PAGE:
Executive Briefings

Study Proposes Green Jobs to Save the Economy and Planet

A new study produced by the University of Massachusetts's Political Economy Research Institute and sponsored by the Center for American Progress makes a strong case for billions in federal spending to create new jobs to save the economy and the planet. By employing blue-collar workers in some of the hardest-hit segments of the economy, a focused, short-term effort to make buildings and infrastructure more energy-efficient would significantly reduce the unemployment rate and move the United States closer to energy independence, the study's authors claim. "This would be an effort to rebuild the energy infrastructure of our whole economy," says Robert Pollin, co-director of institute and an author of the study. Called "Green Recovery: A Program to Create Good Jobs and Start Building a Low-Carbon Economy," the study proposes $100bn in government spending over two years in six key areas: retrofitting buildings to improve energy efficiency; expanding mass transit and freight rail; constructing "smart" electrical grid systems to better manage power demands; increasing the use of solar power; increasing the use of wind power; and developing next-generation biofuels.
Source: CFO

A new study produced by the University of Massachusetts's Political Economy Research Institute and sponsored by the Center for American Progress makes a strong case for billions in federal spending to create new jobs to save the economy and the planet. By employing blue-collar workers in some of the hardest-hit segments of the economy, a focused, short-term effort to make buildings and infrastructure more energy-efficient would significantly reduce the unemployment rate and move the United States closer to energy independence, the study's authors claim. "This would be an effort to rebuild the energy infrastructure of our whole economy," says Robert Pollin, co-director of institute and an author of the study. Called "Green Recovery: A Program to Create Good Jobs and Start Building a Low-Carbon Economy," the study proposes $100bn in government spending over two years in six key areas: retrofitting buildings to improve energy efficiency; expanding mass transit and freight rail; constructing "smart" electrical grid systems to better manage power demands; increasing the use of solar power; increasing the use of wind power; and developing next-generation biofuels.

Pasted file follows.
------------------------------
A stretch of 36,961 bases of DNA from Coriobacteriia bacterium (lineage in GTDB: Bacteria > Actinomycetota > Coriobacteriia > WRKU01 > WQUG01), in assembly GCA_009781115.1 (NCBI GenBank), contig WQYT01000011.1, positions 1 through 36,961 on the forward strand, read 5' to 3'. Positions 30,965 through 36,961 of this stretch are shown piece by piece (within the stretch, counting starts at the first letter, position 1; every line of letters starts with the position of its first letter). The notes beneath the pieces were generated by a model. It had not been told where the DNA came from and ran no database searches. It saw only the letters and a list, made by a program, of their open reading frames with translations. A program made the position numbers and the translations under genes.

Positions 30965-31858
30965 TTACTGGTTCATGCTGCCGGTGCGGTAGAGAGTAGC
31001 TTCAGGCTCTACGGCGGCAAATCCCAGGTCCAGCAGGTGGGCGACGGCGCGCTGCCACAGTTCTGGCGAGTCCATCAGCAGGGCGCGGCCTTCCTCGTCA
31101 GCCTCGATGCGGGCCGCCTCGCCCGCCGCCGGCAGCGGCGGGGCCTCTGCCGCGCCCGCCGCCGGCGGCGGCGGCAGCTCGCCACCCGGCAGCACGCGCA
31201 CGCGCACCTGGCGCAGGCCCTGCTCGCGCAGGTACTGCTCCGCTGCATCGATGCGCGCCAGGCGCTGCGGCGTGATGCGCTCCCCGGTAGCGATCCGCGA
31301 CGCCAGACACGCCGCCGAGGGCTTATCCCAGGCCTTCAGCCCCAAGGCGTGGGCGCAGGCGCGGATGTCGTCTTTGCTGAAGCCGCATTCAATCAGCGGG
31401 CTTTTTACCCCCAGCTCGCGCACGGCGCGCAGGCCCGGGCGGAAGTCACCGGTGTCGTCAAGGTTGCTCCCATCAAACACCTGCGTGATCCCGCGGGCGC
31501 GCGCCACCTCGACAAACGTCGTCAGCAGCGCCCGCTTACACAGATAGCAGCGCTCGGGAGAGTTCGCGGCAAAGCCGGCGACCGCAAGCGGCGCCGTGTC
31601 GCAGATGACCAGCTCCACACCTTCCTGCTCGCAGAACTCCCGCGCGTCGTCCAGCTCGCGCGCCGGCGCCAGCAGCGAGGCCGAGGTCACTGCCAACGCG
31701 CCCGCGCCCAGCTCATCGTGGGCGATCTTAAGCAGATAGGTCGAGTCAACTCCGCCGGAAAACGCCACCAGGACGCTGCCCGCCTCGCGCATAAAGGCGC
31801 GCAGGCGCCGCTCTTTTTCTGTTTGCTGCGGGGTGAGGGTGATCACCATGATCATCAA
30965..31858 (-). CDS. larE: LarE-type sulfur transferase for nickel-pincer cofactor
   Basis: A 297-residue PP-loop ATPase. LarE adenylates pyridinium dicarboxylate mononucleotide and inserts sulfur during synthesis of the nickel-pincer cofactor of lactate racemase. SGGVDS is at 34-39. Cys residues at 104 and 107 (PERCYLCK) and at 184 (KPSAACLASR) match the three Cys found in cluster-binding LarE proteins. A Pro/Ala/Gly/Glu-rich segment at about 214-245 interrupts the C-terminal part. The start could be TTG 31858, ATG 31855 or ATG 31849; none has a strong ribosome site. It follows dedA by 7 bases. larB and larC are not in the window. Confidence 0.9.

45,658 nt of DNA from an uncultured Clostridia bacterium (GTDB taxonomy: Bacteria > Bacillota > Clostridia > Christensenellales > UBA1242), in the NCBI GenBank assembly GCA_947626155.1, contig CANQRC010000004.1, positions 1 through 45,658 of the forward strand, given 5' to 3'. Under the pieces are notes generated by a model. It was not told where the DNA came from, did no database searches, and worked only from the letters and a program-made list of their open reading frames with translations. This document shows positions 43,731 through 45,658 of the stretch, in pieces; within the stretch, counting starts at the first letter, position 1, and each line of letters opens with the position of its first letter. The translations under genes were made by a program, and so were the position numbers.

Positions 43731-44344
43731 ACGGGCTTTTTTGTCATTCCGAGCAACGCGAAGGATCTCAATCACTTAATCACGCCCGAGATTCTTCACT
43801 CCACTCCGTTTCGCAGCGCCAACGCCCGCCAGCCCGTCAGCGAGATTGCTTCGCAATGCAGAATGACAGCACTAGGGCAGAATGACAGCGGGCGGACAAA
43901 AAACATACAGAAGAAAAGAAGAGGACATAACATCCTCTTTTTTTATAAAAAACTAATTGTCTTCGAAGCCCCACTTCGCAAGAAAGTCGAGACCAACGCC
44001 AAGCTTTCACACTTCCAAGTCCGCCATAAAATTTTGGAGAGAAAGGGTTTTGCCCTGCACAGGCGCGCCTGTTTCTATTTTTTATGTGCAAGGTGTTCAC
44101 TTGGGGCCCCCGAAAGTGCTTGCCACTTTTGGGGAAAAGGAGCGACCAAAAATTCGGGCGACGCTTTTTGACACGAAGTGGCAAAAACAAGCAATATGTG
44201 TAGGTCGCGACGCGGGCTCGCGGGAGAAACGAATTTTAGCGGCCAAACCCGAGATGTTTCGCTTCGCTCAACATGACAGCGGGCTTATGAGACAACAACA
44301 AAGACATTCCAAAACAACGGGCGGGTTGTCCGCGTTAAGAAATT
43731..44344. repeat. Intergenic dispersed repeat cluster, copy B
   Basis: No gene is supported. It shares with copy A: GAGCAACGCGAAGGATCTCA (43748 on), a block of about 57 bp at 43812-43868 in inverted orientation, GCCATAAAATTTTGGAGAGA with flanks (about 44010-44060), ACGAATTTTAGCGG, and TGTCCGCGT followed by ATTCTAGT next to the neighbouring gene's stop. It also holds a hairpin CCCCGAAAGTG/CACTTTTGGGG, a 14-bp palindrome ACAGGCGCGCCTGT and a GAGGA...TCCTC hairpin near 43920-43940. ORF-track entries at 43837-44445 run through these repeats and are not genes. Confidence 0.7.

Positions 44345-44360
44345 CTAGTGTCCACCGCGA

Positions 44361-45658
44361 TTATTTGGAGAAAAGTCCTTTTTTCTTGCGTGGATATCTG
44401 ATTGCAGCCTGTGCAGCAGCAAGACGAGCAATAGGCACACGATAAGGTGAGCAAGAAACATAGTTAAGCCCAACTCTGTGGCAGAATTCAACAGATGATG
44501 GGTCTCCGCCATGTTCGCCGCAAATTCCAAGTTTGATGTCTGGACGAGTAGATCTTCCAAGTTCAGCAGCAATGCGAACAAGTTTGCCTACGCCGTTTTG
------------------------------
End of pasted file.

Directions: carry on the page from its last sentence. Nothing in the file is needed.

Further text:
Source: CFO